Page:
Satiricus, as usual, was befuddled. “Why in the world, are they hounding the government to have a plan for development?” he asked his friend Cappo. Even more than was their custom, they’d been frequenting the Back Street Bar. The May-June rains had extended into July in a determined attempt to make up for the drought earlier in the year. Since Cappo couldn’t get into the fields to cut his canes, he kept his wrist flexible by expertly swigging his beer from bottles.
“Who yuh ta’king ’bout, Sato?” he enquired of his old friend. “Yuh does always come out wid dese t’ings like yuh ah talk to people in yuh head!”
“Don’t you read the newspapers?” asked Satiricus irritatedly. “The business people want the govt to have a plan.”
“Suh wha’ wraang wid da?” said Cappo.
“You blasted know what’s wrong with that,” fumed Satiricus. “That is communist thinking. How can our businessmen call for planning?”
“But Sato, na you tell me dat Obama big gat wan plan fuh buil’ back ‘merica?” Cappo spoke softly for fear of upsetting Satiricus, who was paying for the beer.
“OK…OK,” conceded Satiricus. “But more importantly, planning goes against our Caribbean spirit.”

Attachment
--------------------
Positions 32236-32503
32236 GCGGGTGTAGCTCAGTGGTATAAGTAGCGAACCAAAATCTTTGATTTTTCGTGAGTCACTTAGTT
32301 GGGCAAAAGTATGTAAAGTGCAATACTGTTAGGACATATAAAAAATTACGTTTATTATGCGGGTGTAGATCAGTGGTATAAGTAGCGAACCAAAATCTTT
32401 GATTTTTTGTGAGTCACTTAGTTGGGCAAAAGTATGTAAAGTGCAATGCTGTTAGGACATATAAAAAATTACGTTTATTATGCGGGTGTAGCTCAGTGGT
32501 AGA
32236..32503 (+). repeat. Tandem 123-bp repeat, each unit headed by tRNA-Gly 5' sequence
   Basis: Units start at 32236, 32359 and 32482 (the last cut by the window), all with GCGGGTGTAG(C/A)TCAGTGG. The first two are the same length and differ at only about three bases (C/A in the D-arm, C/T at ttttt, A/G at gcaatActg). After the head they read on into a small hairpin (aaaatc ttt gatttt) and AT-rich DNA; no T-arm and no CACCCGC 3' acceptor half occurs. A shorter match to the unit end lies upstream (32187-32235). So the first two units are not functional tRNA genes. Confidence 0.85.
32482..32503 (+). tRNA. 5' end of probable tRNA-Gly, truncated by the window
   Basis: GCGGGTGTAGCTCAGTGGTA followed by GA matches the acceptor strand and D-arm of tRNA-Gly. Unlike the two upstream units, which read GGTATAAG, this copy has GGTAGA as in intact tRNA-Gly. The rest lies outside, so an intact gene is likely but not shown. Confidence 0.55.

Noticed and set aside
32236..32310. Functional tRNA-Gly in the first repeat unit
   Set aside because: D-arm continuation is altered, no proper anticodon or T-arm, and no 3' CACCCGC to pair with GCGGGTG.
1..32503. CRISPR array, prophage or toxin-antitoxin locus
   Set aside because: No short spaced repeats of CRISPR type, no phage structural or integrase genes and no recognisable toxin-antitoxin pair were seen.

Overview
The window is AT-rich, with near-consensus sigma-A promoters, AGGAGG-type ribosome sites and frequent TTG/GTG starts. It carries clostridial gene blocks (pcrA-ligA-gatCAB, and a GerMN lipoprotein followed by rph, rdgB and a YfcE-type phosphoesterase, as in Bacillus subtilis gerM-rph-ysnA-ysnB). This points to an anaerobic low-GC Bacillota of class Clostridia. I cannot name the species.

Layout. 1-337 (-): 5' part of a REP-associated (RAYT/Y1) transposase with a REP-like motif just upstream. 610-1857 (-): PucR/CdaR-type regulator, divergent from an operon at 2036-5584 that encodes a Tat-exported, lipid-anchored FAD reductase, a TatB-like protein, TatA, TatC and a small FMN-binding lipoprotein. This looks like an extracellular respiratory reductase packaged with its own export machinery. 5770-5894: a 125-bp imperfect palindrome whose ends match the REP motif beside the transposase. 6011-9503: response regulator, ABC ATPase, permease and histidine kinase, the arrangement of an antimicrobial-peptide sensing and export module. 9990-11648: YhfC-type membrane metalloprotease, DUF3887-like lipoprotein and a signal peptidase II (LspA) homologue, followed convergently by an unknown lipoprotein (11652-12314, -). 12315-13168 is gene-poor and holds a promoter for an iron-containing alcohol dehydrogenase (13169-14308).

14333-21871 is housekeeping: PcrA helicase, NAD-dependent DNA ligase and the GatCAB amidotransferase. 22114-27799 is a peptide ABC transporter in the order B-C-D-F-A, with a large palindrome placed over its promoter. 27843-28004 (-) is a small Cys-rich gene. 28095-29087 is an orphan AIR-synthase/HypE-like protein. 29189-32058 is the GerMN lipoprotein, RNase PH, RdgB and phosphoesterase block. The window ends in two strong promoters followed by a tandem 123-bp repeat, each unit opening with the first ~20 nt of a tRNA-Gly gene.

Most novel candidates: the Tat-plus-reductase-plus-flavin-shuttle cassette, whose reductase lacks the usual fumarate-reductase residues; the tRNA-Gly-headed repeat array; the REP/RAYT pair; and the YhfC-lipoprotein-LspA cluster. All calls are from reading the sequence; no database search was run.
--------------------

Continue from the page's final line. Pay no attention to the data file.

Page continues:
“Really?” said Cappo with an arched eyebrow.
“Yes, really, Sato,” said Satiricus firmly. “Did we plan to come here? No…we just ended up here. That is the West Indian way!”
“But abee na do business, heah,” Cappo pointed out.
“You playing the arse with me, Cappo?” asked Satiricus with some heat. “You now just like how we play Calypso cricket, we do “Calypso Business”.”
“Me na know da, Sato,” said Cappo humbly, as he ordered another beer. “Me jus’ a wan cane cuttah.”
“Well, that is how it is,” continued Satiricus. “Our businessmen don’t plan. They’re very creative. They just do whatever their neighbours do. Why should the government be asked to plan?”
“If yuh seh suh! Sato,” said Cappo placatingly. “But wha’ de guvment should tell de businessman dem?”
“Sorry, Mr Businessmen. No planning. We’re West Indians.”